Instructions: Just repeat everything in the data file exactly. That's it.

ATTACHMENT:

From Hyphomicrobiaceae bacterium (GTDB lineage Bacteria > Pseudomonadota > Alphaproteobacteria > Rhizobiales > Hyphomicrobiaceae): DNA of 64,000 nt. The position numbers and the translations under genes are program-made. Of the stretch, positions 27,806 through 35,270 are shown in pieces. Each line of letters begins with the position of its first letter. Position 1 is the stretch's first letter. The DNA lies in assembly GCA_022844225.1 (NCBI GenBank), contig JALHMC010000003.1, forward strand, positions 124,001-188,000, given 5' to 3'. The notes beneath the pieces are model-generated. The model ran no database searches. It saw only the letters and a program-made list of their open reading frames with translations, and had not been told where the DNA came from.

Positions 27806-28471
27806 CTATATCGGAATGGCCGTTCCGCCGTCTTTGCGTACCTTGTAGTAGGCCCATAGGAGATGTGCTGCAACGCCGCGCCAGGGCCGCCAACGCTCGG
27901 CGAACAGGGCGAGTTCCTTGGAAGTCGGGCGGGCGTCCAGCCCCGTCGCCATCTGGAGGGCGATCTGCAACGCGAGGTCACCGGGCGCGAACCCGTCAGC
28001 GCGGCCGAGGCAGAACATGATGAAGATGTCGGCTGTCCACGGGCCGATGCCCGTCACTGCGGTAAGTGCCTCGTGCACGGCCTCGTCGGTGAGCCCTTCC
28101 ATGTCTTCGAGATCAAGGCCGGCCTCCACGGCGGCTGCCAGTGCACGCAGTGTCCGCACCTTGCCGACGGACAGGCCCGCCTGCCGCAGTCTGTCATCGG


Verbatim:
From Hyphomicrobiaceae bacterium (GTDB lineage Bacteria > Pseudomonadota > Alphaproteobacteria > Rhizobiales > Hyphomicrobiaceae): DNA of 64,000 nt. The position numbers and the translations under genes are program-made. Of the stretch, positions 27,806 through 35,270 are shown in pieces. Each line of letters begins with the position of its first letter. Position 1 is the stretch's first letter. The DNA lies in assembly GCA_022844225.1 (NCBI GenBank), contig JALHMC010000003.1, forward strand, positions 124,001-188,000, given 5' to 3'. The notes beneath the pieces are model-generated. The model ran no database searches. It saw only the letters and a program-made list of their open reading frames with translations, and had not been told where the DNA came from.

Positions 27806-28471
27806 CTATATCGGAATGGCCGTTCCGCCGTCTTTGCGTACCTTGTAGTAGGCCCATAGGAGATGTGCTGCAACGCCGCGCCAGGGCCGCCAACGCTCGG
27901 CGAACAGGGCGAGTTCCTTGGAAGTCGGGCGGGCGTCCAGCCCCGTCGCCATCTGGAGGGCGATCTGCAACGCGAGGTCACCGGGCGCGAACCCGTCAGC
28001 GCGGCCGAGGCAGAACATGATGAAGATGTCGGCTGTCCACGGGCCGATGCCCGTCACTGCGGTAAGTGCCTCGTGCACGGCCTCGTCGGTGAGCCCTTCC
28101 ATGTCTTCGAGATCAAGGCCGGCCTCCACGGCGGCTGCCAGTGCACGCAGTGTCCGCACCTTGCCGACGGACAGGCCCGCCTGCCGCAGTCTGTCATCGG